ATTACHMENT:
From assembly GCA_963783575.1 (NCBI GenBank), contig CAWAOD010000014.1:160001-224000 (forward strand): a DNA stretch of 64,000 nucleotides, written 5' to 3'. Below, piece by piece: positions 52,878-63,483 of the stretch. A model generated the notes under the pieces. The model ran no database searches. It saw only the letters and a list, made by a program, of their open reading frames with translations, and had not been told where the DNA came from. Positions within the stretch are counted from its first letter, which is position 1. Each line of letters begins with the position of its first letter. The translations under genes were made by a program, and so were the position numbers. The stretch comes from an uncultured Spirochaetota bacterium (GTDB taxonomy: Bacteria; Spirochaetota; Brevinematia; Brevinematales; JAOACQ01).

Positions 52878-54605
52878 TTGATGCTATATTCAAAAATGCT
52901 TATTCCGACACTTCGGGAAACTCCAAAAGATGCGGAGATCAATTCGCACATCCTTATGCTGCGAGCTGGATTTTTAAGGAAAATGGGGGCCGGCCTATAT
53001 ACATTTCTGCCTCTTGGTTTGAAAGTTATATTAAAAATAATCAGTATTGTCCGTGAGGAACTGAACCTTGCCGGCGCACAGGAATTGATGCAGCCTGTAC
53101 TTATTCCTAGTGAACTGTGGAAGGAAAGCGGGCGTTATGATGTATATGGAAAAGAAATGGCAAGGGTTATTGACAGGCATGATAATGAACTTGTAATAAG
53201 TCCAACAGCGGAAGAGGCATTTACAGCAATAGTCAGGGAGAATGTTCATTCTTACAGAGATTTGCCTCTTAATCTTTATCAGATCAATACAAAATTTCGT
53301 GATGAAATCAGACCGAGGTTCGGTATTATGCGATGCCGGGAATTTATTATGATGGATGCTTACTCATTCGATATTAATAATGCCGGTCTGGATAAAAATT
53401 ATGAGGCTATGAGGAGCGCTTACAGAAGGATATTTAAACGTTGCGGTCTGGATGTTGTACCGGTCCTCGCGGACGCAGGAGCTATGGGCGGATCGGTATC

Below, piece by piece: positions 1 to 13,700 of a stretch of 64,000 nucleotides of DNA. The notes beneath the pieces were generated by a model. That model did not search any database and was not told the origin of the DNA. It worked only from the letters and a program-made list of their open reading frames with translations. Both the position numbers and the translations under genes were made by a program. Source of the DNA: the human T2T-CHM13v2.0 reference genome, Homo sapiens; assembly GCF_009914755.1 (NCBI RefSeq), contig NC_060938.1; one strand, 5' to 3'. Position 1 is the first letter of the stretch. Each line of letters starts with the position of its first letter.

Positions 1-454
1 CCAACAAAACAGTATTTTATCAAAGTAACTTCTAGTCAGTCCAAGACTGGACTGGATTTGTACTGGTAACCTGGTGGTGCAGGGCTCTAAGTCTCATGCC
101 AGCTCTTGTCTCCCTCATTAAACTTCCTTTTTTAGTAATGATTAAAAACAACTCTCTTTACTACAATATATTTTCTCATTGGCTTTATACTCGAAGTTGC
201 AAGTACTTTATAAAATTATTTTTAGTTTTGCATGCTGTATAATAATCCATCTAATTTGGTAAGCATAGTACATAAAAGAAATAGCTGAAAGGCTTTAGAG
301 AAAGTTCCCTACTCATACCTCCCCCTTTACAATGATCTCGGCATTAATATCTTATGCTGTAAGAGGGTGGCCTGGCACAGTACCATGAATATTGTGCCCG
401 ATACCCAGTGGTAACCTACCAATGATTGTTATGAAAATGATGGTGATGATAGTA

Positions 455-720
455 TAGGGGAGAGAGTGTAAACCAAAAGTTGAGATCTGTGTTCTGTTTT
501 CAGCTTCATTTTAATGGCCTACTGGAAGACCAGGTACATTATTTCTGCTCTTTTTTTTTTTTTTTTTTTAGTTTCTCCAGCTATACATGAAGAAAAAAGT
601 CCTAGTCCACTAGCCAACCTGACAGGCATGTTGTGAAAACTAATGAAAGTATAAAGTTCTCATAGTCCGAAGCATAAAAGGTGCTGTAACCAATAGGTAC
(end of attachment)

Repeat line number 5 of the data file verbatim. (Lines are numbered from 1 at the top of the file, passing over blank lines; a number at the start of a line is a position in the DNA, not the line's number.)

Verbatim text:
53001 ACATTTCTGCCTCTTGGTTTGAAAGTTATATTAAAAATAATCAGTATTGTCCGTGAGGAACTGAACCTTGCCGGCGCACAGGAATTGATGCAGCCTGTAC